The next day, after having lunch at Sam & Wally’s, my dad and I decided to walk downtown and see the city. We found ourselves at the end of Fayetteville Street, standing in front of the State Capitol building. After touring all three levels of the Capitol, we traveled across the street to the North Carolina Museum of History. Not only did I learn more about our state, but I also learned more about my Native American heritage. After resting outside the museum, we made our way back down Fayetteville to our hotel. After picking my Mom up, it was my turn to pick the restaurant where we were going to eat at for the night. I picked out, what I thought was just an authentic Japanese restaurant, but it turned out to be a Thai restaurant called Shaba Shabu. Needless to say, it was an experience me and my parents won’t ever forget.
Wednesday was the day that I had been waiting for; the whole reason I even went on the trip. It was the day my Dad and I went and visited Cameron Indoor Stadium at Duke University. It was the basketball court I had always seen on television, and to be able to see it in person was a dream come true for me. We went in and looked around the entrance to the gym, where all there trophies and accolades are held. We were able to go into the gym, but received the bad news that the stadium lights were not turned on, therefore making the experience unsatisfying. But just being in Cameron alone, made the trip worthwhile. After buying all the Duke paraphernalia I could carry from the school‘s visitor center, we headed back to our hotel in Raleigh. That night we had dinner at a place that my Dad and I had discovered the day before. Called the Big Easy, it was a piece of New Orleans stuck right in downtown Raleigh. We ate our food outside and just enjoyed watching all the passerby’s head to different restaurants and clubs.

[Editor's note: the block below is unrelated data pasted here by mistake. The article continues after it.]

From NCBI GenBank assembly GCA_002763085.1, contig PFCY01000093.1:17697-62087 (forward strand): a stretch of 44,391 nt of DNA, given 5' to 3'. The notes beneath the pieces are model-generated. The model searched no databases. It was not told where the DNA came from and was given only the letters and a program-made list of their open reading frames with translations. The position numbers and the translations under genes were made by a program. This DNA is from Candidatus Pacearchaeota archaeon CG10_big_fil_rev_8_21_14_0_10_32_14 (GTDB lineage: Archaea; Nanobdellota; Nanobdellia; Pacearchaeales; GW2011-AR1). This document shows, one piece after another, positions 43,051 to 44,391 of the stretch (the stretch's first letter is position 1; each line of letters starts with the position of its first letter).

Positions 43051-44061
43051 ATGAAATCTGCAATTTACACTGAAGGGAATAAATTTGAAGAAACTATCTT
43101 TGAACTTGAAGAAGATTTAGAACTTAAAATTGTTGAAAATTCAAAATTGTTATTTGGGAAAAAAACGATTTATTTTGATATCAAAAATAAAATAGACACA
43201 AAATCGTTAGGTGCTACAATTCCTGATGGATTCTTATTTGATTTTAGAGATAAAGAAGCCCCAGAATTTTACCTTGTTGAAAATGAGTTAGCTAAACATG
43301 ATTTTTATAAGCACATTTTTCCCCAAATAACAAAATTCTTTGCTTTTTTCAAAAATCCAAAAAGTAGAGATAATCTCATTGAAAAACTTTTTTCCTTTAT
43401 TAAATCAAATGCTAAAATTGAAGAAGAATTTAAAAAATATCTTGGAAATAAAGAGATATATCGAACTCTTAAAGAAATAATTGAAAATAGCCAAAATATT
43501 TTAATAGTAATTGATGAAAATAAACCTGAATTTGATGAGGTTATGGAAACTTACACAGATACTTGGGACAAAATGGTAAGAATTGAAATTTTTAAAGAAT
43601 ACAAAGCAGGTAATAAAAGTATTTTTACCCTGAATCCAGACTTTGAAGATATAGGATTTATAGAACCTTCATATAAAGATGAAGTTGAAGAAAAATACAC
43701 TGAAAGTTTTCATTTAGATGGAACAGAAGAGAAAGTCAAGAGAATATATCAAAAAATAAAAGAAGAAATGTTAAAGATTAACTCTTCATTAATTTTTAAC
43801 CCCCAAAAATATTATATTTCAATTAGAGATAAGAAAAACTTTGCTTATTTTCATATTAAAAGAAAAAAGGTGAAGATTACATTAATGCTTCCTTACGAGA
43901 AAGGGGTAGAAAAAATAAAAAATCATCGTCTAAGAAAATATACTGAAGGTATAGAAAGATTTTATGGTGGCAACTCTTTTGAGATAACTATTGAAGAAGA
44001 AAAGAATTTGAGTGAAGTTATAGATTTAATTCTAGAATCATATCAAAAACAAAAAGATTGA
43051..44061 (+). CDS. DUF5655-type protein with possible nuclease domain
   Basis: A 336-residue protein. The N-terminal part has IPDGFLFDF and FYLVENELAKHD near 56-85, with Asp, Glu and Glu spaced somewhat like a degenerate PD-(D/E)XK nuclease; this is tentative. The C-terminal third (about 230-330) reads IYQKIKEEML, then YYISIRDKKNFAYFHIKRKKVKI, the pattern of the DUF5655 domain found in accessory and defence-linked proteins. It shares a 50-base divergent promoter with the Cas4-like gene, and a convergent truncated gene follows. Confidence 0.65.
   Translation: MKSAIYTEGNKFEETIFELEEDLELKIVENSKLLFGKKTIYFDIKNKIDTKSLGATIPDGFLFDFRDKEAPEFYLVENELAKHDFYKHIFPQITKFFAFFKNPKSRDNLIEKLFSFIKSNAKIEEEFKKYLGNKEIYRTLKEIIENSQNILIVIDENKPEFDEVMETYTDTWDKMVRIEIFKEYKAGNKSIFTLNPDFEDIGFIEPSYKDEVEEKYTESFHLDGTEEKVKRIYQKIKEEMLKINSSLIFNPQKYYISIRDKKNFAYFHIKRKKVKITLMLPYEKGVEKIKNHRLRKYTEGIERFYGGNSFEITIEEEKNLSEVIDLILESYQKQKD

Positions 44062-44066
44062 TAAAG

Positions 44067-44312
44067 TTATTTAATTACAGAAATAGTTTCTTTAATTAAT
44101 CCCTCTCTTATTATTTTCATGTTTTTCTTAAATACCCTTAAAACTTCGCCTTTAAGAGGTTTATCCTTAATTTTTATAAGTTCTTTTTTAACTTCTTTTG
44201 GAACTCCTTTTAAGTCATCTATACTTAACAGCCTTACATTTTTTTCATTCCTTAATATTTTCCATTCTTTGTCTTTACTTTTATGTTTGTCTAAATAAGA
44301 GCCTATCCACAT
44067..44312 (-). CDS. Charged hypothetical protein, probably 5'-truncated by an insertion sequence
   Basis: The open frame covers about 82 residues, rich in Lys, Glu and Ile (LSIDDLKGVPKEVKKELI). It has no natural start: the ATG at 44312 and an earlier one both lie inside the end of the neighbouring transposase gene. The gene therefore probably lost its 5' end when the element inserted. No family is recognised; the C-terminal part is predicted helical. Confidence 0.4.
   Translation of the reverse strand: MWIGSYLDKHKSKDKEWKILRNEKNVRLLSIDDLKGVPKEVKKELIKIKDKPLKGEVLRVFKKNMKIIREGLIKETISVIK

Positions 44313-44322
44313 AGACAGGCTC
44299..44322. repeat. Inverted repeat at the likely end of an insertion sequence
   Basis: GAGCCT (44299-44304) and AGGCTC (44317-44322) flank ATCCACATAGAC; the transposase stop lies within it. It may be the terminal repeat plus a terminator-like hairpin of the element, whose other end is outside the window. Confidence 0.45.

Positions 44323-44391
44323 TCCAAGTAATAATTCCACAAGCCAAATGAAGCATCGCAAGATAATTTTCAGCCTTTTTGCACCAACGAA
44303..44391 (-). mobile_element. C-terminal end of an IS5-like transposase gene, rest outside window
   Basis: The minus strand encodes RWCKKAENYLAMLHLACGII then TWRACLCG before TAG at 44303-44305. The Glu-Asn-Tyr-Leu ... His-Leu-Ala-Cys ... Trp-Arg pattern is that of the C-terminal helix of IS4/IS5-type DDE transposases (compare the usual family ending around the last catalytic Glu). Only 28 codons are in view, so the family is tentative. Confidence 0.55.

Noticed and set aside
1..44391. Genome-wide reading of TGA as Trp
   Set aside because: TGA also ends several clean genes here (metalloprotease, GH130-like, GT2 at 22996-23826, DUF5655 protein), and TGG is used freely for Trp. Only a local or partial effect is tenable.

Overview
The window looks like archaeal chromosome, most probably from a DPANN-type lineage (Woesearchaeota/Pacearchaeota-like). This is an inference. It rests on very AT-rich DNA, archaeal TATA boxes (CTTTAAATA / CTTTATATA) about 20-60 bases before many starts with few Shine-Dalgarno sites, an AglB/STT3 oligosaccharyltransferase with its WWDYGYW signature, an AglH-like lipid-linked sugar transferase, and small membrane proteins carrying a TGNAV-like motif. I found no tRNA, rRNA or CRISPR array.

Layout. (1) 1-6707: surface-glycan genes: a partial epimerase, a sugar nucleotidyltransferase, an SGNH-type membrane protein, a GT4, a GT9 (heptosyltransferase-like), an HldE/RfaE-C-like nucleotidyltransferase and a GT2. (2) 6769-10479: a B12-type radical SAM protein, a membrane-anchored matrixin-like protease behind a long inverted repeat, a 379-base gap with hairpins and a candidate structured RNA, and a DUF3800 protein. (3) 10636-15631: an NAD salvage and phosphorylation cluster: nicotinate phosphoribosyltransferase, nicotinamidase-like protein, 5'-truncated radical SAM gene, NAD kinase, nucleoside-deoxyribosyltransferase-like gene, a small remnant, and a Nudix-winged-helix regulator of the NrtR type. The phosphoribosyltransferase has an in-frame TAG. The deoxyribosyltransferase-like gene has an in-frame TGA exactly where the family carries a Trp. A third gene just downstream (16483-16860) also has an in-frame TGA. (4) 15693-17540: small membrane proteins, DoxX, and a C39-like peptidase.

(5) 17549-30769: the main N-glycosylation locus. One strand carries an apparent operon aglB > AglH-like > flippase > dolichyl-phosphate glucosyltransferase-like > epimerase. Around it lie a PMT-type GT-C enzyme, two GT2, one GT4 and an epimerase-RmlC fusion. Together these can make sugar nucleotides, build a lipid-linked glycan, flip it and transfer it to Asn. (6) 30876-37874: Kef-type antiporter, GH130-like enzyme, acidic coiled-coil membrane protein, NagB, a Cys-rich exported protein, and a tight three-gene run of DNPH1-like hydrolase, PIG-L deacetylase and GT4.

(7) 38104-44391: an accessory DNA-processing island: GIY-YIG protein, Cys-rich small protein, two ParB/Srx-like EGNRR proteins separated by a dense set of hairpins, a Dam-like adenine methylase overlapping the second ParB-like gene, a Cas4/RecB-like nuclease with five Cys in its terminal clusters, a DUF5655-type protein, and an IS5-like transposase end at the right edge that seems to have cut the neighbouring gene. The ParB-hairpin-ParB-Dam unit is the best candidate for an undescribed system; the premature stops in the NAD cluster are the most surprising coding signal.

Thursday was pretty much our day of rest and relaxation. After another lunch at Sam & Wally’s, my dad headed back up to the room for rest, while I headed down to the hotel gym. That night after having dinner at a local Applebee’s, we came back to the room and watched more basketball. I never would have thought that I was about to watch the second longest game in NCAA history. It was the infamous Syracuse versus Connecticut game that went into six overtimes. But what made the game special, was going down to the lobby and seeing all of these people watching the game together. People, and families too, that didn’t know each other, but shared a common interest and love for the game. It was really a great end to our day.